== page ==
Does the Addition of Olive Oil to Yeast Destroy Head Formation and Retention in Your Beer?
It is well known that yeast need oxygen in order to synthesize sterols and unsaturated fatty acids for healthy cell walls. Typically this is accomplished by saturating with oxygen using pure oxygen and an oxygen stone prior to pitching the yeast or, inefficiently by periodically swirling the fermentation carboy after pitching the yeast. However, notes in the literature have documented that the addition of linoleic acid1 (and unsaturated fatty acid) or olive oil2 to the yeast can accomplish the same result in the absence of oxygen and that this also improves flavor because the beer does not suffer as much oxidation. Now there is a lot of unsubstantiated speculation in the home brewing community that the addition of olive oil kills the head formed upon pouring a beer. I have been using this olive oil addition method in my brewing for a year and I have seen no problem with formation and maintenance of foam head.
I wanted to do a side by side comparison between the oxygen infusion method and the addition of olive oil, focusing particular attention on the measurement of head formation and retention. It was not my intent to replicate work that had already been reported, but rather to dispel rumors that olive oil addition kills head formation and retention.
Materials and Methods
Two one-gallon jugs were filled about 2/3 full with the same wort. One wort sample was oxygenated and pitched with yeast. The second relatively oxygen free wort sample was pitched with yeast and olive oil. Of course I used the same rehydrated yeast and amount of yeast in both samples. I then fermented these under identical conditions, bottled, and evaluated for head retention and flavor.
|Water||1/2 cup sterile tap water||1/2 cup sterile tap water|
|Yeast||1.5 g SafAle-04 British Ale yeast||1.5 g SafAle-04 British Ale yeast|
|Wort||3 liters Rainbow Irish Red wort||3 liters Rainbow Irish Red wort|
|Olive Oil||nothing||one drop olive oil|
|Oxygen||Oxygenate via stone for 1 minute||nothing|
For each 3 liter wort sample, 1.5 g dry (equivalent to 1 package per 5 gallons) SafAle-04 British Ale yeast was hydrated using one-half cup warm sterile tap water. Dry yeast was used because it is easy to measure quantitatively in order to insure the same number of yeast cells were added to each wort sample. One drop of olive oil was added to one sample of hydrated yeast and shaken periodically over a 20 minute period before pitching into the oxygen deficient wort. It should be noted that this is approximately 3-5 times as much olive oil as I usually use for this purpose because it was difficult to reproducibly add only one third of a drop of oil. Normally I add 2 drops of olive oil to yeast for 5 gallons of wort. The control sample of wort was oxygenated for2 minutes using pure oxygen with an oxygen stone. Both samples were fermented under identical conditions.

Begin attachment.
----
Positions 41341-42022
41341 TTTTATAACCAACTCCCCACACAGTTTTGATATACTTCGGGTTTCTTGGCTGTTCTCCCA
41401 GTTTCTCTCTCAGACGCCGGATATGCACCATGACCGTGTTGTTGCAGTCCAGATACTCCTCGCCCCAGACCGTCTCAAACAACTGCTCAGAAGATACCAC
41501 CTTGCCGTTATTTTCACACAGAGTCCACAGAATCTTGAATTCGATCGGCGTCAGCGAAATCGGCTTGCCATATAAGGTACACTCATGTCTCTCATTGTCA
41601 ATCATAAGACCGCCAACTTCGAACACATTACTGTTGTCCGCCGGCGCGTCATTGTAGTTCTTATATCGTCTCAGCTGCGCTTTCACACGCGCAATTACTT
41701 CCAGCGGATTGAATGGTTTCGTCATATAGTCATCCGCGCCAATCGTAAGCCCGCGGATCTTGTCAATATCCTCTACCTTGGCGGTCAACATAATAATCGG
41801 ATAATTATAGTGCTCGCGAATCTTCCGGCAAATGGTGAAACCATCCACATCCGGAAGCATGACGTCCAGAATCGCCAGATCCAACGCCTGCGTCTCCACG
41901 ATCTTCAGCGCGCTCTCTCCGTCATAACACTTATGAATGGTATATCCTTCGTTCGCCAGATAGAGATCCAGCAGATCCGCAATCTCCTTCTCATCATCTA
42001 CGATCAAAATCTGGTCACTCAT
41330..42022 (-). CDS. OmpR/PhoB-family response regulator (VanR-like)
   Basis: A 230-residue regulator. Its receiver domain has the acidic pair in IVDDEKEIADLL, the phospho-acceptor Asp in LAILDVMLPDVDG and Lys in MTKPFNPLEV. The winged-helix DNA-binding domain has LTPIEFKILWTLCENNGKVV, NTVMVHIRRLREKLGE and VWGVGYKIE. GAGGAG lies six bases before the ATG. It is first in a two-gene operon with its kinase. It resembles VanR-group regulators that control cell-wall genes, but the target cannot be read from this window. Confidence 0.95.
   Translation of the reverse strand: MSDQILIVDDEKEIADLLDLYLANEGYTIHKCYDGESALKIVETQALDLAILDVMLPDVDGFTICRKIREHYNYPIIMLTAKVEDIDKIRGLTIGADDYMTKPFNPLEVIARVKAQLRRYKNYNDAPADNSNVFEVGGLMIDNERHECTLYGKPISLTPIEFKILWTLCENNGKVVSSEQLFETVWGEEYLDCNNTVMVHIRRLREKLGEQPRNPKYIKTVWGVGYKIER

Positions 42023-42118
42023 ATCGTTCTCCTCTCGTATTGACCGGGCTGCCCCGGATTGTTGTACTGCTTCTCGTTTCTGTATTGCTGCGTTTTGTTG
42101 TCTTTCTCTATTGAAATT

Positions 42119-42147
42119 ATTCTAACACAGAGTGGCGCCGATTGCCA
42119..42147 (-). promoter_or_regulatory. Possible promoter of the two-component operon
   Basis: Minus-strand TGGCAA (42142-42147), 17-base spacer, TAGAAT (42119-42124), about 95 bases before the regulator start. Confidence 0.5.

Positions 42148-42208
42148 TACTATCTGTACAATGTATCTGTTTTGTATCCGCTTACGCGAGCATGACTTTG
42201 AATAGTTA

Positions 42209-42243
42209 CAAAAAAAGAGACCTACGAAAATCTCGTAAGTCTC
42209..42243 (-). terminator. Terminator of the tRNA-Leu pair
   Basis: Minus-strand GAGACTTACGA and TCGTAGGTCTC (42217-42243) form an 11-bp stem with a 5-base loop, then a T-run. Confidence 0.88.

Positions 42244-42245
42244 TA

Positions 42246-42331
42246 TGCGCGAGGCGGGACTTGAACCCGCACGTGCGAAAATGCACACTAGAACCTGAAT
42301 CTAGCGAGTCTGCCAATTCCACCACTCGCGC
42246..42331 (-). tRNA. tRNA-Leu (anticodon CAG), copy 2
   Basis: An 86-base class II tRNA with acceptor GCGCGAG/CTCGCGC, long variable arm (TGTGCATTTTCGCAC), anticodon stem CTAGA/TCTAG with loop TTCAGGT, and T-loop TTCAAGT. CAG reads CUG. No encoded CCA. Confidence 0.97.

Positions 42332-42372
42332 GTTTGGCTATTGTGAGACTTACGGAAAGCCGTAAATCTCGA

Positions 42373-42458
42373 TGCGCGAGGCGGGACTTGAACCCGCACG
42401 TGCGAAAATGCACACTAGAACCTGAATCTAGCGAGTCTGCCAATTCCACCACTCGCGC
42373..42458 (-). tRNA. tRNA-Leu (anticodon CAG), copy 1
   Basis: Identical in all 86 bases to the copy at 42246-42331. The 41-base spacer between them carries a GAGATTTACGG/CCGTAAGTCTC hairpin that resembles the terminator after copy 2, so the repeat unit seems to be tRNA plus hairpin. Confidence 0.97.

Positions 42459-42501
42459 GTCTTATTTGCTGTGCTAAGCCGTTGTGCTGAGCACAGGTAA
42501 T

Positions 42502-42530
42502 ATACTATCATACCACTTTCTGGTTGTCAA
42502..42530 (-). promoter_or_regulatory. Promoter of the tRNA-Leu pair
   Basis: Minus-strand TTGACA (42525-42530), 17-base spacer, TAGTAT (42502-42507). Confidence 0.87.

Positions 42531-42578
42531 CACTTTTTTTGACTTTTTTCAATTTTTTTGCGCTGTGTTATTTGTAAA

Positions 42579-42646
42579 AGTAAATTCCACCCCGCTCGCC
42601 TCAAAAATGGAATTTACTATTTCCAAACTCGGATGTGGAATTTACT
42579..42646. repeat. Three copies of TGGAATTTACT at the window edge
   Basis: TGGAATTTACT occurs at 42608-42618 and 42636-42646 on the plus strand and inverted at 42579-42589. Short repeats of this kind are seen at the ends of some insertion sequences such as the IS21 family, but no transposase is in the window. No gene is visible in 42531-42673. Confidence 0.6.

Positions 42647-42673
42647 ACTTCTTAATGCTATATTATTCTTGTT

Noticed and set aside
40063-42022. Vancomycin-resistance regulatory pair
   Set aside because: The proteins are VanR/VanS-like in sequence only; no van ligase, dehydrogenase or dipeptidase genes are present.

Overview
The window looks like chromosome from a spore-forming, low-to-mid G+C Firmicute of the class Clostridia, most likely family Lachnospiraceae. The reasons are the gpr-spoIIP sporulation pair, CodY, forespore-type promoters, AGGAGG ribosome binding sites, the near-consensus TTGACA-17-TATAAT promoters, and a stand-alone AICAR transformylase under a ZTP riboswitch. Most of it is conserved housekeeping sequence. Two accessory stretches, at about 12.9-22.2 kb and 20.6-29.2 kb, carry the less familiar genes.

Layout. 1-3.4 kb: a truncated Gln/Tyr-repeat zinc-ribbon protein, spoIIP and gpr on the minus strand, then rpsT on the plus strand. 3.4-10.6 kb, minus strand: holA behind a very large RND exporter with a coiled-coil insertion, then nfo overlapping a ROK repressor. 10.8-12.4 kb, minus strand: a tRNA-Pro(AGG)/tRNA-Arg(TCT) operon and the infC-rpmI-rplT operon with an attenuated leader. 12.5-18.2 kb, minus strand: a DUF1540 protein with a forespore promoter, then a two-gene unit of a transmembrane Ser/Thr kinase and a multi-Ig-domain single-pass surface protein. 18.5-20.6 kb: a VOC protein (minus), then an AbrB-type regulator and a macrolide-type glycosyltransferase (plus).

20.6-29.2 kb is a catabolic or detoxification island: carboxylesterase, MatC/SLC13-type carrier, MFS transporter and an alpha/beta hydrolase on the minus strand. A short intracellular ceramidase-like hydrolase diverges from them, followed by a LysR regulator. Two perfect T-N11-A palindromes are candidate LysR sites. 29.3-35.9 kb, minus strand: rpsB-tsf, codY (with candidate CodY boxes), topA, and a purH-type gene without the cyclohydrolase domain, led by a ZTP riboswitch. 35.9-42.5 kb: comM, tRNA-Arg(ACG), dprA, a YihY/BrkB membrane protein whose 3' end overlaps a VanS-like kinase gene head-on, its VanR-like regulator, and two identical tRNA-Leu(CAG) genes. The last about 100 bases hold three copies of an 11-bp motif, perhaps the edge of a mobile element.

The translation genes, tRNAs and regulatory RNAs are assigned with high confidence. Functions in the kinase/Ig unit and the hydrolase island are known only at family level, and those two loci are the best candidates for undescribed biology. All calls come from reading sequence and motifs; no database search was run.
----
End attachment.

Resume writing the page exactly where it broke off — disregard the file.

The temperature profiles of each test sample were the same (figure 1) during fermentation. The specific gravity of both samples vs. time (figure 2) was also roughly the same. Observations during fermentation also indicated that the krausen formation was approximately the same for both samples (figures 3 - 6). There was no significant difference between either sample by subjective flavor comparison. There was a slight decrease in the head retention such that the head was comparatively reduced by half in the olive oil inoculated sample compared to the oxygen inoculated sample (figures 6 -12).
While the lesser head retention is significant, this result may be due to the 3-5 times larger amount of olive oil used in this experiment compared the usual procedure for 5 gallons. However, even this large amount of olive oil still yielded a good head upon pouring that lasted for the first several minutes of beer consumption. Perhaps this is a fair trade off for having healthy yeast growth without the need for oxygen infusion equipment. The next step would be to repeat this experiment using a reduced amount of olive oil, perhaps by diluting some olive oil in grain alcohol and using this dilution to more precisely meter the amount of olive oil added.
Figure 1. Fermentation Temperature.
Figure 2. Wort Density vs. Time.
Figure 3. 4 hours fermentation - Oxygen (left) vs. Olive Oil (right).
Figure 4. 15 hours fermentation - Oxygen (left) vs. Olive Oil (right).
Figure 5. 20 hours fermentation - Oxygen (left) vs. Olive Oil (right).
Figure 6. 28 hours fermentation - Oxygen (left) vs. Olive Oil (right).
Figure 7. Time = Zero, Head Retention - Olive Oil (left) vs. Oxygen (right)
Figure 8. Time = 30 seconds, Head Retention - Olive Oil (left) vs. Oxygen (right)
Figure 9. Time = 60 seconds, Head Retention - Olive Oil (left) vs. Oxygen (right)
Figure 10. Time = 2 minutes, Head Retention - Olive Oil (left) vs. Oxygen (right)
Figure 11. Time = 3 minutes, Head Retention - Olive Oil (left) vs. Oxygen (right)
Figure 12. Time = 4 minutes, Head Retention - Olive Oil (left) vs. Oxygen (right)
1 Moonjai, N., (2003). Linoleic Acid Supplementation of Cropped Brewers Yeast: Uptake and Incorporation into Cellular Lipids and its Effect on Fermentation and Ester Synthesis. Dissertation, Katholieke Universiteit Leuven
2 Olive Oil Addition to Yeast as an Alternative to Wort Aeration, Grady Hull (New Belgium Brewing Co., Colorado), Masters Dissertation Thesis in Brewing and Distilling, 26 September 2005.